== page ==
Almost certainly not:
While shareholders have strong incentives to limit value-destroying perquisite consumption, it is challenging to identify such perquisites. Many corporate assets that enable forms of perquisite consumption also provide operational benefits. Corporate jets represent a potent example. We find business-related flights increase firm performance. Our results also highlight the channels through which jet use can either enhance or destroy firm value. Consistent with the benefits of information gathering and monitoring, firms with soft and complex information that is difficult to transmit remotely are more likely to fly to company subsidiaries and plants, and these flights positively affect firm value. In contrast, among firms with weak governance structures where flights are more likely motivated by agency factors, jet use is more likely to be value-decreasing. The ability to differentiate has important implications in today’s activism environment.
…we find that the between-state migration rate for individuals in occupations with state-specific licensing exam requirements is 36 percent lower relative to members of other occupations. Members of licensed occupations with national licensing exams show no evidence of limited interstate migration.
The Interstate 66 toll lanes opened Monday in Washington’s Northern Virginia suburbs with prices so steep they could be among the highest drivers have paid for the privilege of traveling on a state-owned highway in the United States.
Tolls in the high-occupancy toll lanes hit $34.50 — or close to $3.50 a mile — to drive the 10-mile stretch from the Beltway to Washington during the height of the morning commute.
Bravo, but we’ll see how this develops.
Here is the transcript and podcast, I enjoyed this chat very much. Here is part of the opening summary:
Sujatha Gidla was an untouchable in India, but moved to the United States at the age of 26 and is now the first Indian woman to be employed as a conductor on the New York City Subway. In her memoir Ants Among Elephants, she explores the antiquities of her mother, her uncles, and other members of her family against modern India’s landscape.
Our conversation considered the nature and persistence of caste, gender issues in India, her time as a revolutionary, New York City lifestyle and neighborhoods and dining, religion, living in America versus living in India, Bob Dylan and Dalit music, American identity politics, the nature of Marxism, Halldor Laxness, and why she left her job at the Bank of New York to become a New York City subway conductor, among other topics.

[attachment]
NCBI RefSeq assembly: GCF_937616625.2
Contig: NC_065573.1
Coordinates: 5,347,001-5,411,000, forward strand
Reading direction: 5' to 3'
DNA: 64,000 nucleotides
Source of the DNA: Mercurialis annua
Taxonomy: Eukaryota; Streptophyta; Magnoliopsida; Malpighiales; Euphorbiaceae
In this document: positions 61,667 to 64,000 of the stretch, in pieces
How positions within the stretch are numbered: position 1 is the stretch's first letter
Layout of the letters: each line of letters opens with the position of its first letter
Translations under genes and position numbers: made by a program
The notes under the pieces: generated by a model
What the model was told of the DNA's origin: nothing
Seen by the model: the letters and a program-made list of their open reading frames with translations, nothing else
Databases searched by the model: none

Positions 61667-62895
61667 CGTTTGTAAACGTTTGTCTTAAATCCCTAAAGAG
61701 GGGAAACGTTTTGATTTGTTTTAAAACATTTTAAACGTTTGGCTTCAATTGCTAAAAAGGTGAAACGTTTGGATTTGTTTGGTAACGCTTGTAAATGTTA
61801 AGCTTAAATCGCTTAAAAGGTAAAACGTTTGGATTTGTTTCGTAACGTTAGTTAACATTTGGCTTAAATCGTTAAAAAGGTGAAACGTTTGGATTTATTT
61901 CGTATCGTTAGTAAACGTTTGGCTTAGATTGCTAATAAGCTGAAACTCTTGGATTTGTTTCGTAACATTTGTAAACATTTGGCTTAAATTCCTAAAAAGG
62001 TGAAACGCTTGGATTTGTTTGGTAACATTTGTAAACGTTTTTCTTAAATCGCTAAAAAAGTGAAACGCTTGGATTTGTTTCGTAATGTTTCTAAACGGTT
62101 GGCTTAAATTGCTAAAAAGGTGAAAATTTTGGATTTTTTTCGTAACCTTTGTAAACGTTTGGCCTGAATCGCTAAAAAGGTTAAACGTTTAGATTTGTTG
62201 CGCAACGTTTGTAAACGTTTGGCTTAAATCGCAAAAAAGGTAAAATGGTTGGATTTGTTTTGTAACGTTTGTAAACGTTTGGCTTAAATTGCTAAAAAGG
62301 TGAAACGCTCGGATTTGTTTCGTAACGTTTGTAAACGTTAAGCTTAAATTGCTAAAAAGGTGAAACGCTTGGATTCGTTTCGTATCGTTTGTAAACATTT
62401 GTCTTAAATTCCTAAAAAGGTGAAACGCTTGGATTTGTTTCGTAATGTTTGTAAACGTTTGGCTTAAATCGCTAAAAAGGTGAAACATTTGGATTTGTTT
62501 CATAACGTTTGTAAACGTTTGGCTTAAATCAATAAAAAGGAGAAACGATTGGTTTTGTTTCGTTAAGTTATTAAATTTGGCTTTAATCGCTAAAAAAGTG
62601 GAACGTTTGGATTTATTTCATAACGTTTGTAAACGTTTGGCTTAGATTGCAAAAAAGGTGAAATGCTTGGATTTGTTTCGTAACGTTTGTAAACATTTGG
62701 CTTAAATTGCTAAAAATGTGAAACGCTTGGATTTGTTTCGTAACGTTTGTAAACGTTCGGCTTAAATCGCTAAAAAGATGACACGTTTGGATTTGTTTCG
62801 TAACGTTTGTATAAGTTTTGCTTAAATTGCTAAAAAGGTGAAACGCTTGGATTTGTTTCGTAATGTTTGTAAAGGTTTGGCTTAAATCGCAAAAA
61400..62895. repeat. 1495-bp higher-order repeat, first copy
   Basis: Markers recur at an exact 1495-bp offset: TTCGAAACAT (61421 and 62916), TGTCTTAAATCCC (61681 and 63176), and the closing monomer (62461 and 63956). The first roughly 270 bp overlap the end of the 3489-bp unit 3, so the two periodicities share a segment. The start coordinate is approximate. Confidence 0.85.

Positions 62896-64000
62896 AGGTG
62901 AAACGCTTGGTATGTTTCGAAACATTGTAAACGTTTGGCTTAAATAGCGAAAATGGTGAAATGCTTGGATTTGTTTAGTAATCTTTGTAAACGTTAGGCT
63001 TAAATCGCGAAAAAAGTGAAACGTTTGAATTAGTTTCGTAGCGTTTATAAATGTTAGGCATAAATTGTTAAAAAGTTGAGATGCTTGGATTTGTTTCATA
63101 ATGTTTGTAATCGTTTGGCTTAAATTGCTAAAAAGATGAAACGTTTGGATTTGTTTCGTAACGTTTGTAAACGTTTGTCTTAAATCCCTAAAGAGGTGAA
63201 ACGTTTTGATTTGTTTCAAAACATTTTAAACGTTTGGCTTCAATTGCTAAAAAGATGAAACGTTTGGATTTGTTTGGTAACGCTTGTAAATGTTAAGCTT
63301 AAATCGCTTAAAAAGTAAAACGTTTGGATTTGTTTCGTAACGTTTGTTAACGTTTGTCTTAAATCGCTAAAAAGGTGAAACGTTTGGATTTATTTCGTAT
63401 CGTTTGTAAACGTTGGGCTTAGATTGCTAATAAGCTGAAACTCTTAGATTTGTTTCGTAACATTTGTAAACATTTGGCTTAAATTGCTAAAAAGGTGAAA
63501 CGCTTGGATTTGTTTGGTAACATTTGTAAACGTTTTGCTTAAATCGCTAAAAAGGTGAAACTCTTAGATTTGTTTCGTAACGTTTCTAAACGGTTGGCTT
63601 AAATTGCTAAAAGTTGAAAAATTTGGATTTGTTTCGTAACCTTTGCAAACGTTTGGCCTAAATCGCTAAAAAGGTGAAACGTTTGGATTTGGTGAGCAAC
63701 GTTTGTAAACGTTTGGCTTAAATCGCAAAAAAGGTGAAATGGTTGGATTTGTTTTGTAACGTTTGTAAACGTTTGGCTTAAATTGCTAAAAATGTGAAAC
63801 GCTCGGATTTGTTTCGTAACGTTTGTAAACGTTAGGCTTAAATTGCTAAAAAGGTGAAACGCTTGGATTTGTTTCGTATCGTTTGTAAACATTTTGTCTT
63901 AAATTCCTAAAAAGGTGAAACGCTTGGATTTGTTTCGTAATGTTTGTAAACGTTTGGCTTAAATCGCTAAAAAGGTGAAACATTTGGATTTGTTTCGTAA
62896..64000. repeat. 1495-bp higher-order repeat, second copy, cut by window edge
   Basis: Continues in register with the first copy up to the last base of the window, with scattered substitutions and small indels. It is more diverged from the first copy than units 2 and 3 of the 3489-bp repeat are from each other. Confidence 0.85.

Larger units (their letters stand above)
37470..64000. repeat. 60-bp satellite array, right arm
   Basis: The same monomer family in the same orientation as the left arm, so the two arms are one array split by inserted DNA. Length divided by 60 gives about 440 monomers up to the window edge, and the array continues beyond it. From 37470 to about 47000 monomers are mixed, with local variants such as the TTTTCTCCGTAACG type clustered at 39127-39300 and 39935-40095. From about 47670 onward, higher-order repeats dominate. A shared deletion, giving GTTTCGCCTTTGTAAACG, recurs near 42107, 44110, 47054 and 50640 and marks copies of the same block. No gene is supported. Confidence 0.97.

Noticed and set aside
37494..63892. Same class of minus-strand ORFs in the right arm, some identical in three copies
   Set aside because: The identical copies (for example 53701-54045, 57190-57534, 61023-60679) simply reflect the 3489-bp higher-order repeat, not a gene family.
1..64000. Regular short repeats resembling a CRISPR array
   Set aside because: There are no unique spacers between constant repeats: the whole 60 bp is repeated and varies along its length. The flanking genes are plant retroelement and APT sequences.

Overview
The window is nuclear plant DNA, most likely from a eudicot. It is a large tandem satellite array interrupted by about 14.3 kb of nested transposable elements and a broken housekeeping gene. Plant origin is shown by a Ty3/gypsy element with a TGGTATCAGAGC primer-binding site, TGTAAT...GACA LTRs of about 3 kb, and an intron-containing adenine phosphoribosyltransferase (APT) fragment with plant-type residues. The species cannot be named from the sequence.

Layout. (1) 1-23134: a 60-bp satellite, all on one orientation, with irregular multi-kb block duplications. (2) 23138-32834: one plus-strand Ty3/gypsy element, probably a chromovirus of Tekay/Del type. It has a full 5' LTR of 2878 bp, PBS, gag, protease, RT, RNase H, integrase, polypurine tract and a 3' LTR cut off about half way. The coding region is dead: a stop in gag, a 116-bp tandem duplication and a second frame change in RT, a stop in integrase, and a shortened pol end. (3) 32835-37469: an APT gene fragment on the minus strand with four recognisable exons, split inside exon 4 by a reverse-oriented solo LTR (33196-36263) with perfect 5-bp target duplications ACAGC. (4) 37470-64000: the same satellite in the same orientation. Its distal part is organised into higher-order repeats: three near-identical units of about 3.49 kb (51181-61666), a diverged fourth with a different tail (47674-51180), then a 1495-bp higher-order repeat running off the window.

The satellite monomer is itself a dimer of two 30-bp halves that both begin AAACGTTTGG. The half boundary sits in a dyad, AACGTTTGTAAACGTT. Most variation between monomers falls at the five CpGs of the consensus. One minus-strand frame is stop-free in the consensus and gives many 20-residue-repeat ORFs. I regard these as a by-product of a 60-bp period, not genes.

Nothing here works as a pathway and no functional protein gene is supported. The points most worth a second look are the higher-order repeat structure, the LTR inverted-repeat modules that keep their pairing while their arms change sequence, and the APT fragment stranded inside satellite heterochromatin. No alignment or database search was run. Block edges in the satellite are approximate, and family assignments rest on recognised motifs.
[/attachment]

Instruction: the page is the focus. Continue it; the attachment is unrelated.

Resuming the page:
Here is one sequence:
GIDLA: Actually, the only relation I have with my family members is political views.
GIDLA: If we have to connect on familial links, we will always be fighting and killing each other. All that we talk about with my mother is politics and untouchability and caste and Modi and things like that.
It’s the same thing with my sister also. This is where we connect. Otherwise, we are like enemies. My brother, we’re completely alienated from each other, firstly because he goes to church now. We never used to go to church before. He’s into this Iacocca. Is there a name . . . ?
COWEN: Lee Iacocca?
COWEN: The former Chrysler chairman?
GIDLA: Yeah. He reads that kind of books.
COWEN: Management books.
GIDLA: He’s into that kind of stuff.
COWEN: You don’t?
GIDLA: He read Freakonomics and he liked it. I don’t relate to that stuff.
And this toward the end:
COWEN: Your most touching memory of your mother?
GIDLA: I don’t know. When I was arrested, she was very worried. She said, “I wish I could take you back into my womb.”
Strongly recommended. I was pleased to see that Publisher’s Weekly named Sujatha Gidla’s book as one of the ten best of 2017, you can order it here.
Using smartphone-tracking data and precinct-level voting, we show that politically divided families shortened Thanksgiving dinners by 20-30 minutes following the divisive 2016 election. This decline survives comparisons with 2015 and extensive demographic and spatial controls, and more than doubles in media markets with heavy political advertising. These effects appear asymmetric: while Democratic voters traveled less in 2016, political differences shortened Thanksgiving dinners more among Republican voters, especially where political advertising was heaviest. Partisan polarization may degrade close family ties with large aggregate implications; we estimate 27 million person-hours of cross-partisan Thanksgiving discourse were lost in 2016 to ad-fueled partisan effects.
The state flown over the most actually is…Virginia.
Next in line are Maryland, North Carolina, and Pennsylvania.
In part this is because so many flights from the very busy Atlanta airport cross Virginia. Yet the airport with the most flights above Virginia is Toronto, including most of its flights to the Caribbean and Latin America.